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Comment Money corrupts (Score 4, Insightful) 147

You see the influence of money, and the power it commands, everywhere nowadays. Sportspeople who, 50 years ago, were forbidden to earn a penny from their talent on pain of exclusion for professionalism, can now earn millions in a few short years. Result: an explosion of drug-taking and other forms of cheating. Politicians who had no visible property and very little income when they began their careers seem to retire as multi-millionaires. Result: an explosion of dishonest practices, including treason. But the worst of all is the corrosive influence of money on science - which used to be the hallmark of reliable, objective truth. It's usually quite subtle, indirect, almost unnoticeable. But it leads to very clear and definite consequences. Scientists who challenge the established paradigms are no longer just up against intellectual inertia; they will be mocked, traduced, slandered and often find that strings are pulled to get them dismissed or ignored.

One good example (out of the thousands that could be mentioned) is the career of Dr John Yudkin, the British scientist who suggested 40 years ago that dietary fat was unlikely to cause disease, and that sugar was a much more likely cultprit. That ran directly counter to the gospel being preached (most profitably) by the American scientist Dr Ancel Keys, who told the world that fat and cholesterol cause heart disease, strokes and cancer. Keys directly libelled and slandered Yudkin, with the result that his work was disgracefully neglected. Today it is perfectly clear that, in all essentials, Yudkin was right and Keys was wrong. But guess which of them died rich and famous?

"Pure, White and Deadly" by Dr John Yudkin

Comment Re:Clouds are good mkay (Score 1) 168

Maybe it's time I mentioned again that IBM mainframe I came across about 25 years ago. The users were complaining about slow response time, but a waiver was issued because they were in Australia and the mainframe was in London.

Oh, didn't I say? The slow response time was 2 seconds. Normally it would have had to be under half a second.

Comment Re:Can't we all just get along?!?!? (Score 0) 312

Here's a good example of how the word "liberal" is now used by some to mean its exact opposite:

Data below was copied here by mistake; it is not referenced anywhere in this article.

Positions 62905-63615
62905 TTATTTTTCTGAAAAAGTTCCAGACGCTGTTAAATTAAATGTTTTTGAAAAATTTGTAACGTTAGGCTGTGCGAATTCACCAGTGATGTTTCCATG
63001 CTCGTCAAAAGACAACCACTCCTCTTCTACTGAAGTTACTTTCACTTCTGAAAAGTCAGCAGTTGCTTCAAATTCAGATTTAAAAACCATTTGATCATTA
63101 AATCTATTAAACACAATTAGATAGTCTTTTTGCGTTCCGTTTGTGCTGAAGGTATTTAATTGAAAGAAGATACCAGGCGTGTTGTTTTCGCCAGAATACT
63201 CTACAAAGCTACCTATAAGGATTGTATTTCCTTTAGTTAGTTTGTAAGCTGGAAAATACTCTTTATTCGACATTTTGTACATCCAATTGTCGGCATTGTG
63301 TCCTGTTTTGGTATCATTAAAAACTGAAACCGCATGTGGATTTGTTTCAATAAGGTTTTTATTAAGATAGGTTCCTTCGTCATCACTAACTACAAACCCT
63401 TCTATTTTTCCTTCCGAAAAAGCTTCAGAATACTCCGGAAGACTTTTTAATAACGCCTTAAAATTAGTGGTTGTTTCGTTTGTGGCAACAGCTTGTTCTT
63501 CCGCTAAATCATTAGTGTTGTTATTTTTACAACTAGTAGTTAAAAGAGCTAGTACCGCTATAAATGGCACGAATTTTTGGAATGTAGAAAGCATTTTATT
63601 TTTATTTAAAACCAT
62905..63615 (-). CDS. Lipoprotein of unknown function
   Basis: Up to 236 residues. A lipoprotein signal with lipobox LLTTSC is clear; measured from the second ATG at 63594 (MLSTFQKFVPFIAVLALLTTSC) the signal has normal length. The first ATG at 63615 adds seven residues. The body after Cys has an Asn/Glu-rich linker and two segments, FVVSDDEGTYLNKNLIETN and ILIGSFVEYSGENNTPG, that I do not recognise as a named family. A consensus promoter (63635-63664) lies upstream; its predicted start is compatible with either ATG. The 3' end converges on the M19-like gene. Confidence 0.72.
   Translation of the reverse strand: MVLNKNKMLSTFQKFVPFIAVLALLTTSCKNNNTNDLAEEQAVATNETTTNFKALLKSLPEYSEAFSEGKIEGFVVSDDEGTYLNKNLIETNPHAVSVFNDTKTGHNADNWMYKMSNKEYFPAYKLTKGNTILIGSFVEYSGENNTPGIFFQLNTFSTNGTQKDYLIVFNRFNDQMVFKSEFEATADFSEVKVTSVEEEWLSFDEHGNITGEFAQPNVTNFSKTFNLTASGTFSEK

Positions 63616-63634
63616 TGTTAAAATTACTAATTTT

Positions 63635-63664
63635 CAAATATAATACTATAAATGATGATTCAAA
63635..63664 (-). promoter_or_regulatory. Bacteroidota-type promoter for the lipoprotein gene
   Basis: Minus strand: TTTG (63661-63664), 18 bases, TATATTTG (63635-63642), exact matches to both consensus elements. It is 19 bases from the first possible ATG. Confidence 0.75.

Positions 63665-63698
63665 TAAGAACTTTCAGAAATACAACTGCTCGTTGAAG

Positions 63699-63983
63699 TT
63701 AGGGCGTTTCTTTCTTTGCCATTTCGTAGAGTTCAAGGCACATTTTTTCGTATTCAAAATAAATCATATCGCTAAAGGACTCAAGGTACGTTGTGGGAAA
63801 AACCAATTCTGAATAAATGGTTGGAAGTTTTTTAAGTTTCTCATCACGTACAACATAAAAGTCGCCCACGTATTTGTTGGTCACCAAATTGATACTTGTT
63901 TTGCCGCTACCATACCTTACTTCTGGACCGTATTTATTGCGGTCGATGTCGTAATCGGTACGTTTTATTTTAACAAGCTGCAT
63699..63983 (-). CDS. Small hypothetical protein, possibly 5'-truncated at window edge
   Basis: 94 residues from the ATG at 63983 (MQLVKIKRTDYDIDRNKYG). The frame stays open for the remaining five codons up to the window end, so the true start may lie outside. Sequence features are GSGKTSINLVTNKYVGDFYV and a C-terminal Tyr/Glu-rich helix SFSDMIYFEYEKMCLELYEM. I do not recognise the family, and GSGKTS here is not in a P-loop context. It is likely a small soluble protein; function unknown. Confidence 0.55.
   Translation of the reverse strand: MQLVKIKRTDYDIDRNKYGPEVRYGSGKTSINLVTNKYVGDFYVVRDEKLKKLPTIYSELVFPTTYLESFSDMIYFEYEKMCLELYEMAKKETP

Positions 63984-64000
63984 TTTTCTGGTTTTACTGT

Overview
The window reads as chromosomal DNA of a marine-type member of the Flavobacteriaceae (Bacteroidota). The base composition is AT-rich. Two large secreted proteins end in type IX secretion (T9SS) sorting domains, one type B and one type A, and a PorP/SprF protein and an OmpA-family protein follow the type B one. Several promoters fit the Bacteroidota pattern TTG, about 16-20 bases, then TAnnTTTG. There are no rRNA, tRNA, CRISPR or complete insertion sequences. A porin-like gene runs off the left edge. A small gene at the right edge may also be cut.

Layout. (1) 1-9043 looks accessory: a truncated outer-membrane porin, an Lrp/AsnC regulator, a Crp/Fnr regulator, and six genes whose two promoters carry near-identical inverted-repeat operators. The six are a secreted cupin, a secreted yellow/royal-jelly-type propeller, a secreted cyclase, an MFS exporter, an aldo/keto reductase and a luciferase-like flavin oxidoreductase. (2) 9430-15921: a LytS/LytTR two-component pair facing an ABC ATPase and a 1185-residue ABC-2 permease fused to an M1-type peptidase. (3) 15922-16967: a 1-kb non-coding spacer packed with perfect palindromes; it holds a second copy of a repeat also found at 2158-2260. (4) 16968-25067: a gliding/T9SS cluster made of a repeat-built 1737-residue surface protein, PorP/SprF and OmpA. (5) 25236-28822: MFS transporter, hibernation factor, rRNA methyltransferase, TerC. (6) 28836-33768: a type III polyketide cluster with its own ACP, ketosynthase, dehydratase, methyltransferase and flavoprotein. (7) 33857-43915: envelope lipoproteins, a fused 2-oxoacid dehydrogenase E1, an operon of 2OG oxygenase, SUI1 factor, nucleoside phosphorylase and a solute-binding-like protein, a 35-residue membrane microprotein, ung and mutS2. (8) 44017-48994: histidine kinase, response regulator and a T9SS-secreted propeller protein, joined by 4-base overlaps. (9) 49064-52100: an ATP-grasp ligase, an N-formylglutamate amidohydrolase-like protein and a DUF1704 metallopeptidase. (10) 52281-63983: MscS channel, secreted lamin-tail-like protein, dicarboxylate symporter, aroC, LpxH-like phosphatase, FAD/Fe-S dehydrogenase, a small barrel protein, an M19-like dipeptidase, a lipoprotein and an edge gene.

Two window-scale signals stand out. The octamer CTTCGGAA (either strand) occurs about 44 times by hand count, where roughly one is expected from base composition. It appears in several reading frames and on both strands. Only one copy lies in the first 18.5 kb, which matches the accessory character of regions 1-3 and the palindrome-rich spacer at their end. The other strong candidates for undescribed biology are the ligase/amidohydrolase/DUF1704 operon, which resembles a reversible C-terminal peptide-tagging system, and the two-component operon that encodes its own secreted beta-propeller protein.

The Democratic Party, many of whose members consider themselves "liberals", apparently wants one of its elected legislators to be (unconstitutionally) ejected from Congress because of something she said. Now that is illiberal, because liberals believe in freedom (as far as possible) - including freedom of speech. Of course the freedom of legislators to speak their minds is, if possible, even more important than that of ordinary citizens. The fact that Tulsi Gabbard is absolutely right to ask for some evidence before the USA is committed to yet another war, is a separate matter.

This state of affairs, deplorable and dangerous as it is, has not come about recently. Mark Twain remarked on it in 1897.

"It is by the goodness of God that in our country we have those three unspeakably precious things: freedom of speech, freedom of conscience, and the prudence never to practice either of them".

- Mark Twain, Pudd'nhead Wilson's New Calendar, Ch. XX

Comment Re:Can't we all just get along?!?!? (Score 1, Insightful) 312

and find some common ground... like the fact that Hillary and The Donald are BOTH scumbags who don't deserve to be president?

And right there you have the issue with the USA as a "liberal democracy". How can it be a liberal democracy when the "democracy" part gives voters the choice between a vile rich callous selfish lying warmonger and a vile rich callous selfish lying warmonger? And how liberal can it be when absolutely no one in the senior ranks of the government - or of either major political party - is in the least liberal?

I use the word "liberal" in its original and correct sense:

n adjective
1 respectful and accepting of behaviour or opinions different from one's own. Ø(of a society, law, etc.) favourable to individual rights and freedoms. ØTheology regarding many traditional beliefs as dispensable, invalidated by modern thought, or liable to change.
2 (in a political context) favouring individual liberty, free trade, and moderate political and social reform. Ø(Liberal) relating to Liberals or a Liberal Party, especially (in the UK) relating to the Liberal Democrat party.
3 (of education) concerned with broadening general knowledge and experience.
4 (especially of an interpretation of a law) not strictly literal.
5 given, used, or giving in generous amounts.
n noun
1 a person of liberal views.
2 (Liberal) a supporter or member of a Liberal Party, especially (in the UK) a Liberal Democrat.

        liberalism noun
        liberalist noun
        liberalistic adjective
        liberality noun
        liberally adverb
        liberalness noun

        Middle English (originally in sense 'suitable for a free man' hence 'suitable for a gentleman'): via Old French from Latin liberalis, from liber 'free (man)'.

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